In another embodiment, a workflow may leverage classification as a filter to effectively reduce computational cost of downstream operations in the workflow. For example, in one approach a workflow includes retrieving one or more records corresponding to an entity, and using those records in the course of the workflow to reduce downstream processing. Illustrative examples may include a workflow involving a credit check, a background check, a driving record review, etc. as would be understood by one having ordinary skill in the art upon reading the present descriptions.

In one embodiment, a workflow classifies an ID such as a driver's license. Based on classifying the ID as a driver's license issued by a particular state, downstream operations, e.g. retrieving associated driving records, financial records, criminal records, etc. may be facilitated by reducing the search space within which the workflow must search for the associated records. For example, by determining an ID is a Maryland driver's license, subsequent retrieval records may search a database storing records for only Maryland residents rather than a database storing records for all U.S. residents.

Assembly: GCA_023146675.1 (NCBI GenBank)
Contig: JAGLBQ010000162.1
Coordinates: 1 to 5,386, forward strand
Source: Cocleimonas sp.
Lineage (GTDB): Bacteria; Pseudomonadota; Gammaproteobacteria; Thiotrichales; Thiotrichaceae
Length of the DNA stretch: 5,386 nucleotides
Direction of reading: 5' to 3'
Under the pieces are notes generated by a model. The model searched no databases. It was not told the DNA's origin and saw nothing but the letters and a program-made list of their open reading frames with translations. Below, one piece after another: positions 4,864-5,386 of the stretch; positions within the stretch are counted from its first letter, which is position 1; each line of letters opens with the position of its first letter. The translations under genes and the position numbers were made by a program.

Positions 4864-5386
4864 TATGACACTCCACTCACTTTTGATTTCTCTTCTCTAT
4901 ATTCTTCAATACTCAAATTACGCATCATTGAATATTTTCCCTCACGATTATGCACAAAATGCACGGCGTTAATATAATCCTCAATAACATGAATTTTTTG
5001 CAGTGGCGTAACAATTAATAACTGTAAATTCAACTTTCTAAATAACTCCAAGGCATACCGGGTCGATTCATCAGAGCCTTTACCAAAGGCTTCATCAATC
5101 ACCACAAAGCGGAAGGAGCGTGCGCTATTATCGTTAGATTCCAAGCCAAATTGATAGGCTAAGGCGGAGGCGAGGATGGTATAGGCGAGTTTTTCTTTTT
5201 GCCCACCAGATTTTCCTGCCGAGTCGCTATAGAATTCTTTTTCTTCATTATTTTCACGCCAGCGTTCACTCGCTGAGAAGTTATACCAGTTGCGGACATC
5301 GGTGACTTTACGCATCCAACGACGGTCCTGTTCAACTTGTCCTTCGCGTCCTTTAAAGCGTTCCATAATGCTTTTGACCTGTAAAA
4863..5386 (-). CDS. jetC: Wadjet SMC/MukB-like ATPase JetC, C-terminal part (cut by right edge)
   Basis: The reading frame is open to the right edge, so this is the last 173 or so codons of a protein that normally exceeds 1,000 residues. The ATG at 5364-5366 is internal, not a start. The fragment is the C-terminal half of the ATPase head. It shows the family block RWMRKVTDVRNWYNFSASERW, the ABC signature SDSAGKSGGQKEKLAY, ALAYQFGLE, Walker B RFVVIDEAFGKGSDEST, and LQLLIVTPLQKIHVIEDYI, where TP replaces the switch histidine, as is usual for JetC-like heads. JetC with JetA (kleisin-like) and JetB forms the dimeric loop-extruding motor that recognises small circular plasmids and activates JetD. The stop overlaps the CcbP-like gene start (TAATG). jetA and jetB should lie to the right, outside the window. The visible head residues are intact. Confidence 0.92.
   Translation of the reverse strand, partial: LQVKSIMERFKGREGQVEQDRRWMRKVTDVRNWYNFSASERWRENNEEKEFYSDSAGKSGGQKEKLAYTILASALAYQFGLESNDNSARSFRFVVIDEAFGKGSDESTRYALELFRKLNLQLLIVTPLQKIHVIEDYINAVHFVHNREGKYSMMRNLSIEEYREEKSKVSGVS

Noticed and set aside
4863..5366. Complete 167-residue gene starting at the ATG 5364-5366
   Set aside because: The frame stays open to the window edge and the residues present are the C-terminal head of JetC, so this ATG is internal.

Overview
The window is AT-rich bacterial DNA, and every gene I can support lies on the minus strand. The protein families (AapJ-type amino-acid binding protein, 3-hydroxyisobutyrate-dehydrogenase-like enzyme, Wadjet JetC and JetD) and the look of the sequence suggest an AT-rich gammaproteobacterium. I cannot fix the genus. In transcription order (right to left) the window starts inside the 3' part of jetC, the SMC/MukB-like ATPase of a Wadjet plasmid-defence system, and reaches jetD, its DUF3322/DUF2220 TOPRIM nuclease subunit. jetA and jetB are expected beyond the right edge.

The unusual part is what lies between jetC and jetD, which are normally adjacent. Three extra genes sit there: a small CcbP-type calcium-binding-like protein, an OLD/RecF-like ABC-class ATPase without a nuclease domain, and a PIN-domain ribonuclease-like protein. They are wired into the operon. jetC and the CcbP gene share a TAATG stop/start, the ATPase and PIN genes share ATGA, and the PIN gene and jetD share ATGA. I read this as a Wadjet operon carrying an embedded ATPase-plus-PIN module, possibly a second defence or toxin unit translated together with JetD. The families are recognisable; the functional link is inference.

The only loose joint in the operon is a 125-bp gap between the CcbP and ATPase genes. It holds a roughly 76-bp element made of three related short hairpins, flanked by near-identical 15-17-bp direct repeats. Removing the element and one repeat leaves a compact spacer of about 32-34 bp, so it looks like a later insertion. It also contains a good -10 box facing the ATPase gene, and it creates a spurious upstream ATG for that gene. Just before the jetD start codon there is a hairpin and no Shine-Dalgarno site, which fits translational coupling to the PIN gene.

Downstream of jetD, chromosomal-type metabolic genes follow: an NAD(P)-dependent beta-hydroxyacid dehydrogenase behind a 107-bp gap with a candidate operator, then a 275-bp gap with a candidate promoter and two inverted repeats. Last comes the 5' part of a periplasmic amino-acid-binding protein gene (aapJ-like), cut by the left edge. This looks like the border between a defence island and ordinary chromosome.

The aforementioned variety of classification-based search-space reduction may also be leveraged to great advantage in conjunction with data extraction techniques described in further detail below. For example, extracted data may be compared against a relatively small or narrow search space based on a classification of the document from which the data were extracted, in a manner similar to the above-described scenarios.